There were two more cathedrals—those of the exciting imaginary life—the movie houses Thalia, on West 95 Street, near Riverside Drive, and Bleecker Street Cinema, on Bleecker Street, in the Village (Greenwich Village), which showed foreign movies. (I can’t even give the names of the directors whose works I saw there let alone those of all the films. Film probably influenced me more than any other medium.) I spent hundreds of hours there, the huge square of the screen with the ever-changing black and white amoeboid shapes constantly changing on it reflected in my eyes and brain. The Bleecker Street place is gone forever, the only reminder of it a video rental store in the basement of the building. But Thalia has reopened recently after decades of nonexistence and perhaps I will go there one day and find myself lying exhausted from all that watching, like a discarded old suit, on the floor, under the chairs, a remnant from the days of my youth. I used to go to see any movie that came out when I first came to America, but gradually skipped more and more of those made in Hollywood, finding them to be not what I looked for, so that eventually I stuck only to the foreign ones. Now that the AIDS of arts, commercialism, has spread from America to all of Europe and most of the world, I hardly see anything new with the exception of Iranian films. (The Chinese ones are what Hollywood movies would like to be but never quite make it.) The favorite practice now for me is to watch the once seen classics on video and sneer in contempt at the contemporary crop.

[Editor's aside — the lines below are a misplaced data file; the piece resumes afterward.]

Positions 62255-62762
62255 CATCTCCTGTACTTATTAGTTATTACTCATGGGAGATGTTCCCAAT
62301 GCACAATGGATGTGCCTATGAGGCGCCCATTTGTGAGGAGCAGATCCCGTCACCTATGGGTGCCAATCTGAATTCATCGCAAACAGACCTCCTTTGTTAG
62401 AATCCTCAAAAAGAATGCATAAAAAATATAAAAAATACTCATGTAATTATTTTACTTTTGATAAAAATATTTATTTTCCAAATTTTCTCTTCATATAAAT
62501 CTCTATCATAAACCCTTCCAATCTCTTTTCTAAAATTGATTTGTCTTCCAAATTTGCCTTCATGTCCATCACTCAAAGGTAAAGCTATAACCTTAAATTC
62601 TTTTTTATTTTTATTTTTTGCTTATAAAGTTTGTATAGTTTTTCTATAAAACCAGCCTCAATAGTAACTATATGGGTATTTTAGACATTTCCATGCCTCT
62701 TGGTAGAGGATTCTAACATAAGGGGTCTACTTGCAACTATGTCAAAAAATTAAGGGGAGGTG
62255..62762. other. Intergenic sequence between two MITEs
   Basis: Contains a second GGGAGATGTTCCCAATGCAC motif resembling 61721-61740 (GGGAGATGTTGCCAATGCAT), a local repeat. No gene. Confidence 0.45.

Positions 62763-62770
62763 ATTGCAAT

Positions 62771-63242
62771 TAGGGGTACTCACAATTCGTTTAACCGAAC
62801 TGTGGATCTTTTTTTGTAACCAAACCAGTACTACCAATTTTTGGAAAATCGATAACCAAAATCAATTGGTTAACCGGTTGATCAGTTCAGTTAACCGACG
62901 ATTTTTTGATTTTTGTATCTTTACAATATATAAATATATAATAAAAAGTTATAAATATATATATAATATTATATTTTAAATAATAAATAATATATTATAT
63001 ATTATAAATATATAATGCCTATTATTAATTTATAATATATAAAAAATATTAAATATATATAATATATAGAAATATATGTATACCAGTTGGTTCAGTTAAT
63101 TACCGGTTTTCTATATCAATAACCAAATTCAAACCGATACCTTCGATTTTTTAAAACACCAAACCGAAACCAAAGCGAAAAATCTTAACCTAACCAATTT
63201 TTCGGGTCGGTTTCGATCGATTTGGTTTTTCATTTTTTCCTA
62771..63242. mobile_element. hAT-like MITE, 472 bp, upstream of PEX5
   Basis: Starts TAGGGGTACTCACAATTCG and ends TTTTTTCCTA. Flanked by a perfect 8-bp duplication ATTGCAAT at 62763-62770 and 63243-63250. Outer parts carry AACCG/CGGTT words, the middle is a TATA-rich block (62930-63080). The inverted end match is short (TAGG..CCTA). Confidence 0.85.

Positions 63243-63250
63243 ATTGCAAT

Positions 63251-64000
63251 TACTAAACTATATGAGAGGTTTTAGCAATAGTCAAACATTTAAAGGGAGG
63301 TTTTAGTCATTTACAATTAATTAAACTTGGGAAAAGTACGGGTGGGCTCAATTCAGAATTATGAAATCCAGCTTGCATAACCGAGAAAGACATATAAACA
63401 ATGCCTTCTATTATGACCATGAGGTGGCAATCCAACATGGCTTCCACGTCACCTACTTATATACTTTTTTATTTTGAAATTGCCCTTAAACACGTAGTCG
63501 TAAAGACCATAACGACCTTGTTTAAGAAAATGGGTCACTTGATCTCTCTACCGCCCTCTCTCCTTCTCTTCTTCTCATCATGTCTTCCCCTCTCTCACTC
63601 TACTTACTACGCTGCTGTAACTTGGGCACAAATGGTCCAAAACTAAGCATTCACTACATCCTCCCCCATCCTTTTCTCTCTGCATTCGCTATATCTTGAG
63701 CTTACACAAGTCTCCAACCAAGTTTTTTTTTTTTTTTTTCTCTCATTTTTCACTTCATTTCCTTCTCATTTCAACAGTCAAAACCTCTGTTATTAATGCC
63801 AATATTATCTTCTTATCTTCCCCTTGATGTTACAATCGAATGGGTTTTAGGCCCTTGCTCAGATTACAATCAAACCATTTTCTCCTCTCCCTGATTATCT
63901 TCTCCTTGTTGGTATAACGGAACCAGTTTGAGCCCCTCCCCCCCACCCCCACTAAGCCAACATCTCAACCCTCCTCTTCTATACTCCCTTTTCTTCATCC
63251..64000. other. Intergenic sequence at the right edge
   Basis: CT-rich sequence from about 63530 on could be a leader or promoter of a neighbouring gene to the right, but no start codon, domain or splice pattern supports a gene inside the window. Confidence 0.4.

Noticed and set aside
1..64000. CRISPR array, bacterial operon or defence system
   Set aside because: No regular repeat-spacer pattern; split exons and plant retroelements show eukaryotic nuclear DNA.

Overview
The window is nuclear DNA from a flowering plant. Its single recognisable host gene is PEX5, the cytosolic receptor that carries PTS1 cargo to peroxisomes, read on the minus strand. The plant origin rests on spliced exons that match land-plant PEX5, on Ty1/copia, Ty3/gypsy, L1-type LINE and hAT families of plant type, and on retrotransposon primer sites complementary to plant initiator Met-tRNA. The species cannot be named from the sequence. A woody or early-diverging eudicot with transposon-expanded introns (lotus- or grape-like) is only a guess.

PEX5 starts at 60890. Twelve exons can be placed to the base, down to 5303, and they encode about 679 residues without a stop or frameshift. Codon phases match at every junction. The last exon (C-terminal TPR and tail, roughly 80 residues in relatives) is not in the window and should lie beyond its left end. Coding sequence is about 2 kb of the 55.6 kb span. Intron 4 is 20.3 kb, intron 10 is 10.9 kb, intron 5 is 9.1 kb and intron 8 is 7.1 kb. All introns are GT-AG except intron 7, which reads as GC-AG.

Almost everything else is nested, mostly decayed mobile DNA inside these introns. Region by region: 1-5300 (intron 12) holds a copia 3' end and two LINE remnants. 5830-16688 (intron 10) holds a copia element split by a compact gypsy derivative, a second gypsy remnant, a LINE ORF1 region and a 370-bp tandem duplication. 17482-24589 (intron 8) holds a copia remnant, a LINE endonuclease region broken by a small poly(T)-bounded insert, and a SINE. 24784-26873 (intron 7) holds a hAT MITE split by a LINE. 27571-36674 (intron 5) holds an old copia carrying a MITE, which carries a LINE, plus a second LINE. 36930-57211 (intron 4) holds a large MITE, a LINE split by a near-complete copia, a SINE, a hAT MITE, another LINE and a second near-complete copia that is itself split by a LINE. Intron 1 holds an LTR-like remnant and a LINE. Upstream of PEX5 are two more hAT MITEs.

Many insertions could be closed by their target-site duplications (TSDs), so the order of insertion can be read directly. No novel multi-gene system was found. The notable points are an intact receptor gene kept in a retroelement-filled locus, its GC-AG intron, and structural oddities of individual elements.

Literature didn't require traveling, except to the library. (Newark had a good one.) After initial interest in the free verse of Walt Whitman and Carl Sandburg (at that time, rhymed stuff made my stomach turn), discovering that English poetry translations invariably came with the original, I devoted more and more time to reading Latin American and Spanish poetry in the original. I stared studying Spanish on my own back in Germany, and improved it by listening to Latin stations when I came to America. This led to my lifelong interest in Hispanic culture that induced me in the 1960's to move to Spain for an extended period of time and then visit it as well as various Latin American countries (Mexico, Guatemala, Honduras, Venezuela, Argentina) over many years. For a while too, I wrote some poetry in Spanish. After Spanish, came the interest in French pre-Symbolists, especially Rimbaud and Baudelaire. That was poetry. Prose interests were Dostoyevsky, Gogol, Kleist, and French prose—nineteenth century, Proust, Sartre, Camus, and the Nouveau Roman writers. Of the Americans, only Faulkner interested me for a while. ("Through the fence, between the curling flower spaces, I could see them hitting...." That was beautiful.) On second reading, Hemingway seemed sophomoric and Joyce, with his verbal gymnastics, had to be force-fed (I force-feeding myself with Joyce, that is, not the other way around). Only years later I began to savor Beckett, primarily his plays, together with those of Ionesco. A little later too came interest in, and rapture with, Latin American prose—Jorge Luis Borges, Alejo Carpentier, Julio Cortázar, Miguel Angel Asturias, Juan Rulfo, Gabriel García Márquez.